With their fingers firmly in their ears, academic publishers are still busy trying to tout their ebooks to academics. Emails such as the following, which was received by academics today from Oxford University Press (one of the worst culprits in the ebook pricing scandal)
I hope teaching is going well in this very unusual year.
Like everyone else, at OUP we have had to adapt to a virtual way of working for the foreseeable future. At this time of year I am usually on campus visiting lecturers, discussing how staff and students are using our textbooks and beginning to share news of our upcoming publications.
Over the summer period, one of the main focuses for institutions has been on our digital offerings. It would be great to talk with you about our textbooks and how they can meet your course needs digitally, and the ways that we can make that happen for you.
If you are available over the next few weeks for a meeting over Teams or by phone to discuss our titles in more detail, please let me know and we can get this scheduled.
I look forward to hearing from you and as always, any questions do not hesitate to get in touch.
Senior Lecturer at University of Gloucestershire, and campaign supporter, Dr Rachel Sumner, shared her response
I hope you’re well. Many thanks for getting in touch, and for starting the conversation about e-books. With the advent of Covid, e-books are not only increasingly important for students to provide good educational support, but their provision would undoubtedly assist in driving down infection through minimising on-campus contact, and potential infection transference on book surfaces. It seems that they are indeed quite the useful tool not just for ensuring a good standard for education, but also in terms of helping with public health issues.
You may be interested to hear that I have recently developed a new postgraduate course in health psychology, and as such I have been looking for new materials to recommend to my students. As a lecturer who teaches across quite broad subject areas (health psychology, biological psychology, environmental psychology, ethics, and neuroscience) there are several titles that OUP provide that would most definitely be of interest.
I’m sure you can appreciate that – as an educator – my principle interests are not just ensuring that students are provided with the best possible resources, but also that they and their education are treated fairly. The very recent habit of publishers massively hiking up their e-book prices in what I can only assume is a cynical response to the Covid-19 pandemic is a particularly unpleasant trend that I believe that OUP have participated in, and that I would very much like to see the end of.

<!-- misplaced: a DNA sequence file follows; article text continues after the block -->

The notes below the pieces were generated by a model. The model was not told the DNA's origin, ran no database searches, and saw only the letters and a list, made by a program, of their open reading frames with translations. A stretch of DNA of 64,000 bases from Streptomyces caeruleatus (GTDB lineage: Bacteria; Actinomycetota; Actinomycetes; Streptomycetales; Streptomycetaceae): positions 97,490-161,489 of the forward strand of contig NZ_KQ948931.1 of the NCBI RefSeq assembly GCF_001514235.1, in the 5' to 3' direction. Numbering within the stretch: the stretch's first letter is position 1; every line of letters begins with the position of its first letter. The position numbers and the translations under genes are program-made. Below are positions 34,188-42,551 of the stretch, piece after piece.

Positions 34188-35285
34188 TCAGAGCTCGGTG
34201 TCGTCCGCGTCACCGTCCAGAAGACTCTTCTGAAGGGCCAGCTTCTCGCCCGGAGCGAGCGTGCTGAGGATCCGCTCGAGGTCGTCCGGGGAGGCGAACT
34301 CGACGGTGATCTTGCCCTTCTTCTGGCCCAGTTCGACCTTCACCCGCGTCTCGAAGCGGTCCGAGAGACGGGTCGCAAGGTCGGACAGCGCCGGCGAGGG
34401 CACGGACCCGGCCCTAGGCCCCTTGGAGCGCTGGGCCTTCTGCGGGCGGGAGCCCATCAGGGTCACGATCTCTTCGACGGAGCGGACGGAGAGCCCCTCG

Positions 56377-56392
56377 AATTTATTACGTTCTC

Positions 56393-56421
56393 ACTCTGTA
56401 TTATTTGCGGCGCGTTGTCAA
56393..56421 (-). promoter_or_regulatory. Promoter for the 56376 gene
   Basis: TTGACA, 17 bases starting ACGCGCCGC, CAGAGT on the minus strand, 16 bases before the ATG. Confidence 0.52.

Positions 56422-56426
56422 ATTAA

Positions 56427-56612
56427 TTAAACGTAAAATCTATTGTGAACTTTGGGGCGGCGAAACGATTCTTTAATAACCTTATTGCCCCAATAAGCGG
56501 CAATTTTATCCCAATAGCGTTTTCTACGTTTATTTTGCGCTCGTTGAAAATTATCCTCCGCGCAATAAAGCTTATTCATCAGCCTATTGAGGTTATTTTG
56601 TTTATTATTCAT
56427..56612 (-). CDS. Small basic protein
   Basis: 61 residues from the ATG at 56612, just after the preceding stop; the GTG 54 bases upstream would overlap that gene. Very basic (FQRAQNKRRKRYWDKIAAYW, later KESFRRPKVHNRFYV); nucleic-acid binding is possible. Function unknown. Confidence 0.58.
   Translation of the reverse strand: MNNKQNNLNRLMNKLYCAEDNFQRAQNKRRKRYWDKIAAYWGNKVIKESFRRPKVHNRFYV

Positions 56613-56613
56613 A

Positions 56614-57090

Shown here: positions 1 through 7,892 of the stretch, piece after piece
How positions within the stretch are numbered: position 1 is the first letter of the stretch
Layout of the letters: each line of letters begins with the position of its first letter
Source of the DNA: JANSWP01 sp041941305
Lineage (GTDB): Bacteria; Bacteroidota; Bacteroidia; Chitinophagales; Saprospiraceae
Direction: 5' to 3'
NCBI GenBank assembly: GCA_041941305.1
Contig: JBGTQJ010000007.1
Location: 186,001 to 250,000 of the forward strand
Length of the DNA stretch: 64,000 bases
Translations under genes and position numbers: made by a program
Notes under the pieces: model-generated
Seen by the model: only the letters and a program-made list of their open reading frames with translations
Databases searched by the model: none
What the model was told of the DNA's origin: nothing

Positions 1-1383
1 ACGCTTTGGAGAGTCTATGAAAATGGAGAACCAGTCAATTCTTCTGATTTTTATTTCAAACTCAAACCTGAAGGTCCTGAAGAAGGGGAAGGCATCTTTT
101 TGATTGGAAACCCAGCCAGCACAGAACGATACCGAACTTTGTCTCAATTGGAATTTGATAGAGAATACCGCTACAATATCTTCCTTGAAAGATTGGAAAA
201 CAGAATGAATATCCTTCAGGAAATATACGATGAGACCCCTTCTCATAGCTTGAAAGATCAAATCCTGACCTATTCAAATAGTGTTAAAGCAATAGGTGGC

Whilst I would be happy to discuss what OUP may be able to offer in terms of my teaching, I’m afraid without a commitment to the fair pricing of e-books that is not seemingly based on opportunism, I’m afraid I will decline. I should assure you that this is an increasingly important issue amongst staff in HE, so much so that our own staff have been very outspoken in their fight to ensure that our students are treated fairly by publishers. I wanted to take this opportunity to let you know that as academics who also generate publishable work, we are also looking very closely at how publishers are responding in light of Covid, with a direct view as to the decisions we make about the publication of our own articles and books.
Whilst I appreciate that you as a rep do not set the costs for these materials, I do very much hope this response gets fed back to those that make these decisions so that a different strategy may be employed in the near future.
Rachel kindly agreed let us post this on our blog as it is going to take all of us; librarians, academics and students to bring about change. We hope this post will inspire more academics to follow suit and increase the pressure on academic publishers to rethink.